To the watching world, it appeared that Illinois governor Rod Blagojevich was disgraced when he was removed from office last year on charges of scandal. But he didn’t see that himself, so he kept going out there on television and radio, again and again, refuting allegations and challenging his accusers with almost convincing argument and bombast. Now his trial has begun, and the oddest thing happened when he had to listen, not to his accusers, but to his own voice…

This may be a reach, but there’s a message (besides how not to be governor) for us all in this little AP story about the trial.

Rod Blagojevich says listening to FBI wiretap recordings at his corruption trial has been difficult.

The tapes of his conversations have been at the core of the prosecution’s attempt to show the former Illinois governor tried to use his power for personal gain. He has been heard spewing profanities, arguing with his wife and often asking about how much money he can make in one job or another.

As he headed back to court Thursday, a spectator asked if it was hard to sit and listen to the hours of recordings. He nodded and said, “Yes, it’s painful.”

Never mind that he also says he’s being taken out of context. That’s all part of the process of damage control.

What stands out here is a recognition of bad behavior, maybe some palpable remorse, maybe some shame? Nobody likes to have a mirror held up to them of them at their worst, so they often rail at the mirror instead of taking a good look at what it reflects.

It’s easier to be sorry when we’re caught. Blagojevich wasn’t even sorry then, or publicly, anway. When we think someone overheard something unseemly, that’s when we may regret saying it. We’re sorry, but sorry that we got caught.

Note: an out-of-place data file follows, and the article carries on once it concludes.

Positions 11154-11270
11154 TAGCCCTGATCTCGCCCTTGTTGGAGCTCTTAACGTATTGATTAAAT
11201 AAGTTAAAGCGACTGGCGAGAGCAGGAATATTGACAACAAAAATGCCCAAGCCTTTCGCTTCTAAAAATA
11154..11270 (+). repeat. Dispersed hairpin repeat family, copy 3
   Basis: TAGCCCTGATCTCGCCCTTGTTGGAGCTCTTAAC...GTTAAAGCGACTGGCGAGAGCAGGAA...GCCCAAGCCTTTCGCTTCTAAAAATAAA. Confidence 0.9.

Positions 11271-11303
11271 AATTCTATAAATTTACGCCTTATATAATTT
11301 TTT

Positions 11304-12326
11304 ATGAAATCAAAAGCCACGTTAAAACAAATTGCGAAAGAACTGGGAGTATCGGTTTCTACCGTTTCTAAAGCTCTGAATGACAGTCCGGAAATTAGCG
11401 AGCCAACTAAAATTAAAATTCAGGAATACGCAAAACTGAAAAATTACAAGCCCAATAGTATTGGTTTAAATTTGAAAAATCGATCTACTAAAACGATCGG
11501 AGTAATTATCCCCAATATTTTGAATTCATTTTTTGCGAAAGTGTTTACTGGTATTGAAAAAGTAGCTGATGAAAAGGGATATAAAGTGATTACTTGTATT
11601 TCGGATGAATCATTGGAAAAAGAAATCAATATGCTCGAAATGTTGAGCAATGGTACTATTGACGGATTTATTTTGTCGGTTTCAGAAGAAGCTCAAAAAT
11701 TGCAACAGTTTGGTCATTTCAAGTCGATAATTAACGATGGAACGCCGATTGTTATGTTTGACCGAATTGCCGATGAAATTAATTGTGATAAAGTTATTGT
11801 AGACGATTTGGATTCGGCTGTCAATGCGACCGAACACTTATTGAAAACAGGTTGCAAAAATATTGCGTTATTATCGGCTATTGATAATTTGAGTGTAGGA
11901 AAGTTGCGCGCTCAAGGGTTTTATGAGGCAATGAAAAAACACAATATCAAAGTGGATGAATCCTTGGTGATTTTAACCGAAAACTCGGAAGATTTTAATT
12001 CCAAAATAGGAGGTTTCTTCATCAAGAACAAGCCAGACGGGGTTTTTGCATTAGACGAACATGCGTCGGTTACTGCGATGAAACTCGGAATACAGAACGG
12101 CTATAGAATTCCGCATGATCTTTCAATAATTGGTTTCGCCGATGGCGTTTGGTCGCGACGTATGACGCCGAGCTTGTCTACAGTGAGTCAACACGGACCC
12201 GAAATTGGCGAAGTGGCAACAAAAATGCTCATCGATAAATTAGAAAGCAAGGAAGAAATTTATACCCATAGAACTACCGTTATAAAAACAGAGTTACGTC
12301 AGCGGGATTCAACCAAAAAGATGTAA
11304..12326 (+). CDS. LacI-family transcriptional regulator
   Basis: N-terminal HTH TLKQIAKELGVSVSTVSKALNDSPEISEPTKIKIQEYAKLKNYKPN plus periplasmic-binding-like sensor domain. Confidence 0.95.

We’ve had a string of ugly eruptions of anger and profanity and out of control behavior by celebrities and celebrity athletes and politicians that have gone public. Alec Baldwin, Brittany Spears, Mel Gibson, Cubs pitcher Carlos Zambrano, Democratic congressman Bob Etheridge…among many others.

News headlines these days are filled with reports of angry voters and angry partisan politics.

It’s always them. Never us.

Former Congressman J.C. Watts, a true statesman and leader, famously said:

“Character is doing the right thing when nobody’s looking. There are too many people who think that the only thing that’s right is to get by, and the only thing that’s wrong is to get caught.”

And that was back around 2002, when he was still in Congress. All the more true today.

Blagojevich’s pain provides a learning moment. For those who just aren’t motivated to do the right thing, even when nobody’s looking, here’s another thought: Act like someone’s always watching and listening….because they usually are.

Sheila Liaugminas

Sheila Liaugminas is an Emmy award-winning Chicago-based journalist in print and broadcast media. Her writing and broadcasting covers matters of faith, culture, politics and the media....